A ruggedly constructed, large-aperture, full-frame, image-stabilized, 1:1 close-up lens, this medium telephoto prime ($970, street) converts up to about 150mm on Sigma’s SD1, as well as on most DSLR cameras with APS-C sensors.
Its attractions include a nonrotating barrel suitable for lens-mounted macro ringlights; super-low dispersion and high- refractive index elements that correct for color fringing; and a hypersonic focu-sing motor with manual-focus override. It accepts Sigma APO teleconverters.
On our test camera, the Nikon D3s, the lens seems large, but it’s actually average in length for the class, if a few ounces heavier than the comparable full-frame Canon EF 100mm f/2.8L IS and Nikon 105mm f/2.8G VR Micro- Nikkor. Its broad focusing ring offers a generous 160-degree turning radius for relatively fine manual focus. It does not, however, deliver the precise focus possible with the Nikon’s 230-degree turn.
Sigma has marked this 105mm well, although the dark-red subject distance scale for feet is difficult to read, even in good light.
On our optical test bench, the lens delivered Excellent SQF data, and our field tests concurred with faultless sharpness and contrast. Its numbers came in slightly above the Canon’s, but below those of the comparable Nikon. Ironically, the sharpest of all our recently tested full-frame macros was by far the least expensive: the $470 Tokina 100mm f/2.8 AT-X Pro. (It lacks stabilization.)
In DxO Analyzer 4.0 tests of distortion control, the Sigma shined with Imperceptible barrelling (0.03%) in both macro and non-macro ranges. Light falloff was gone by f/3.5—slightly better than Nikon’s f/4, but below the Canon’s falloff- free performance in the macro range.
In DxO blur factor tests of the OS system, four users gained between 1 and 2 stops of extra handholdability at 15 feet—disappointing when juxtaposed with Nikon’s 3 to 4 stops and Canon’s 2.5 to 3.5. Sigma’s 2 stops in the macro range (1:3), however, matched the Canon and beat the Nikon, which turned in only 1 to 2 stops of extra shake control.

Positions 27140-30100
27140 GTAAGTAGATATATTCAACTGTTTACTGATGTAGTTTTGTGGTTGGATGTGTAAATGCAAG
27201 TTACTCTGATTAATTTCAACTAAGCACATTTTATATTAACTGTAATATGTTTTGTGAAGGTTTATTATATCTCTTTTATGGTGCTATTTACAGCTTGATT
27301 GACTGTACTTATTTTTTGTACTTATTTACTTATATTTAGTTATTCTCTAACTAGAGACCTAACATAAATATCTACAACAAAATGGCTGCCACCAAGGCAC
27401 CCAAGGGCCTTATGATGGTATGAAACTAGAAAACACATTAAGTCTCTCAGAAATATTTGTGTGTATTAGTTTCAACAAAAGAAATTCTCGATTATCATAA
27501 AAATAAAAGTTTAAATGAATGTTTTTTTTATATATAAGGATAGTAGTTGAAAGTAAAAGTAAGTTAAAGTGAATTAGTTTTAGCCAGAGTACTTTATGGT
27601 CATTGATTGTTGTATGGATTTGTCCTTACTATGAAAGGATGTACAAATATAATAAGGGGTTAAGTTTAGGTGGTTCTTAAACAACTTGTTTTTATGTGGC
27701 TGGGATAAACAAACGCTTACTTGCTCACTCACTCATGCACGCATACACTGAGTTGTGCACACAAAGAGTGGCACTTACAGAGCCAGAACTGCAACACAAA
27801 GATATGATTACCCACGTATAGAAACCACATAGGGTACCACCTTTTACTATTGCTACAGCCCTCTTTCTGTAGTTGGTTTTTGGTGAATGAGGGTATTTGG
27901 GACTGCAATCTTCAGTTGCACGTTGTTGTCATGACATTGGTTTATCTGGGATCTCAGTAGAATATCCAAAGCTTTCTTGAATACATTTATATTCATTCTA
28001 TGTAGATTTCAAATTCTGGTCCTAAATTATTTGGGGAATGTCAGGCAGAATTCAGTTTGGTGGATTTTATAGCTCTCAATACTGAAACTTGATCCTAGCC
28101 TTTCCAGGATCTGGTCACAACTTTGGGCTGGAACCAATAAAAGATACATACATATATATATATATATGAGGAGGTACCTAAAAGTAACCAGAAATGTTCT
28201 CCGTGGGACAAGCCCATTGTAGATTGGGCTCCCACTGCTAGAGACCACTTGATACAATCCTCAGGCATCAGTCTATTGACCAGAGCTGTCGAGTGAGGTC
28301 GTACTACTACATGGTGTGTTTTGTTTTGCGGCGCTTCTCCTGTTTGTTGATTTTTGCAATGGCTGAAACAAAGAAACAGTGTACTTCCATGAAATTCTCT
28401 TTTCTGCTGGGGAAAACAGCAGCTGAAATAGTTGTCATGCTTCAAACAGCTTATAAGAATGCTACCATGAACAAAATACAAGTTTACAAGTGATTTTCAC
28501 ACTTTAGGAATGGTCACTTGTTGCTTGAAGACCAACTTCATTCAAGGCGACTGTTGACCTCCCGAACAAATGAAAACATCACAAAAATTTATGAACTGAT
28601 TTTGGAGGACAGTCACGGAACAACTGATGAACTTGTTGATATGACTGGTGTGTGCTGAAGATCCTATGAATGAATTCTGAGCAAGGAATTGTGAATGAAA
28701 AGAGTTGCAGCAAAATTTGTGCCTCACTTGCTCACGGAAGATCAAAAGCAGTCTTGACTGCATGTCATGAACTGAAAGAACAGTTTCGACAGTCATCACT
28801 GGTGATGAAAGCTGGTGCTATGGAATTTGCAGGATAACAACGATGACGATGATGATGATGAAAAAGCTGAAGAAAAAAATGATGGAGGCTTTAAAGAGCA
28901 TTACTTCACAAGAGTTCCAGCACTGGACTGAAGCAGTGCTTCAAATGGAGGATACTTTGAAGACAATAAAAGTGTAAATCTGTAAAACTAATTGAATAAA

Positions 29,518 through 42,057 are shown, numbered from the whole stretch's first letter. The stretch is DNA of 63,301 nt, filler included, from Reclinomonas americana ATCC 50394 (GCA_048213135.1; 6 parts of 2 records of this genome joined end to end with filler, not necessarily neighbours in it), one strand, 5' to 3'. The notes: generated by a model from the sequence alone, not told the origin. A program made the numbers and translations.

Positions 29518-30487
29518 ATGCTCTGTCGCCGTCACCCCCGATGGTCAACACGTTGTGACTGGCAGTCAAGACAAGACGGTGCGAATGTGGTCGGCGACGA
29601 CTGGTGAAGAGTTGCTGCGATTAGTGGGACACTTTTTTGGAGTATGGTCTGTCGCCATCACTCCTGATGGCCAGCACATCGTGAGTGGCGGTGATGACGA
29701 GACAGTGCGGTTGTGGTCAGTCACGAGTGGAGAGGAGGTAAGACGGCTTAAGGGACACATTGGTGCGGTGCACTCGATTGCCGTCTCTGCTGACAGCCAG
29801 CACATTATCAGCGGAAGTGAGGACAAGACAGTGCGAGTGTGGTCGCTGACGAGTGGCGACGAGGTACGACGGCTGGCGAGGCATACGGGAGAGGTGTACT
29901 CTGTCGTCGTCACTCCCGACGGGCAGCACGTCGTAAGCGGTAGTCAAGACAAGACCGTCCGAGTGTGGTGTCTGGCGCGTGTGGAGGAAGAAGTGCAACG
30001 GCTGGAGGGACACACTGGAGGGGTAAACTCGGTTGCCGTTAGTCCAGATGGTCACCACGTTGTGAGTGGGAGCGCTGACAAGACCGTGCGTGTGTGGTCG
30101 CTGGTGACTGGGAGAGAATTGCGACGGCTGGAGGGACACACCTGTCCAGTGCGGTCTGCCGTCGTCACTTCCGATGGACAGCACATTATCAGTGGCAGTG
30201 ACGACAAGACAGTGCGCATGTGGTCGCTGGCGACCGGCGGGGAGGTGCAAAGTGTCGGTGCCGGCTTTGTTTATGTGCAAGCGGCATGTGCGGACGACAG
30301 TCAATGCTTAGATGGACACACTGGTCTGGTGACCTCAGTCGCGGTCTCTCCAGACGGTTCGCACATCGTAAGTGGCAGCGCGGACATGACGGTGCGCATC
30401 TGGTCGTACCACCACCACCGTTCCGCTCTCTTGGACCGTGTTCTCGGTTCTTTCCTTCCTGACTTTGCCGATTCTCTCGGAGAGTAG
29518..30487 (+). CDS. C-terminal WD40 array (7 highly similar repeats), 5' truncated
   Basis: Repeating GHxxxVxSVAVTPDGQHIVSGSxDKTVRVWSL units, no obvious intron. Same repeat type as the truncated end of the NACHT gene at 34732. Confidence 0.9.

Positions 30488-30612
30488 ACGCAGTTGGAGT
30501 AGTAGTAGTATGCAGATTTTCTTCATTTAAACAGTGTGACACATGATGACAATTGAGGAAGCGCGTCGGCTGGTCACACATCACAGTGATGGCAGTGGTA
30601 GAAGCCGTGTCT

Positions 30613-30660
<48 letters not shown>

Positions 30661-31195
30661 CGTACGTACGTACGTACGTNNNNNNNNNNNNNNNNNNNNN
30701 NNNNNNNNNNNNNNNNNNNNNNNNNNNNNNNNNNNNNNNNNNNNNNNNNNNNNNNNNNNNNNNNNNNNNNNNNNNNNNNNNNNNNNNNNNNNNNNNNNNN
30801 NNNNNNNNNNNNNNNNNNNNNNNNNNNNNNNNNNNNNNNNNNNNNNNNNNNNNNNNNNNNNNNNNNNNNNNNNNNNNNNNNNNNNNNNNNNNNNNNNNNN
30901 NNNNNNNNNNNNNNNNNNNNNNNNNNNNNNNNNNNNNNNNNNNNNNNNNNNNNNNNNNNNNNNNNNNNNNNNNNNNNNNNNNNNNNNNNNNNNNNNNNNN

In some respects, the most unusual aspect of Sigma’s 105mm macro is its cost. Following a strategy it has pursued for several years now, Sigma continues to price many of its newer lenses at or just below camera makers’ equivalents—unusual for a third-party player, which usually hold prices down. This lens, for example, has the dubious distinction of being one of the few Sigmas that’s more expensive than the competition. About equal in price to the Canon ($996, street), it costs $70 more than the Nikon ($900, street). Even more surprising: You have to shell out $480 more for the Sigma than for the sharper Tokina f/2.8 1:1 macro. Will this strategy work for Sigma? We’ll see. Either way, Sigma SD1 owners just got themselves one heck of a fine portrait and close-up lens.
105mm (101.61mm tested), f/2.8 (f/3.01 tested), 16 elements in 11 groups. Focus ring turns 160 degrees.
Diagonal view angle: 23 degrees.
Weight: 1.72 lbs.
Filter size: 62mm.
Mounts: Canon AF, Nikon AF, Sigma AF, Sony/Minolta AF.
Included: Two lenshoods, case.
Street price: $970.
FOR INFO: www.sigmaphoto.com
Distortion: 0.03% (Imperceptible) barrel. Macro distortion: 0.03 (Imperceptible) barrel.
Light falloff: Gone by f/3.5. Macro light falloff: Gone by f/4.5.
Close-focusing distance: 12.12 inches.
Maximum magnification ratio: 1:0.90.
Image stabilization: 1–2 stops. Macro: 2 stops.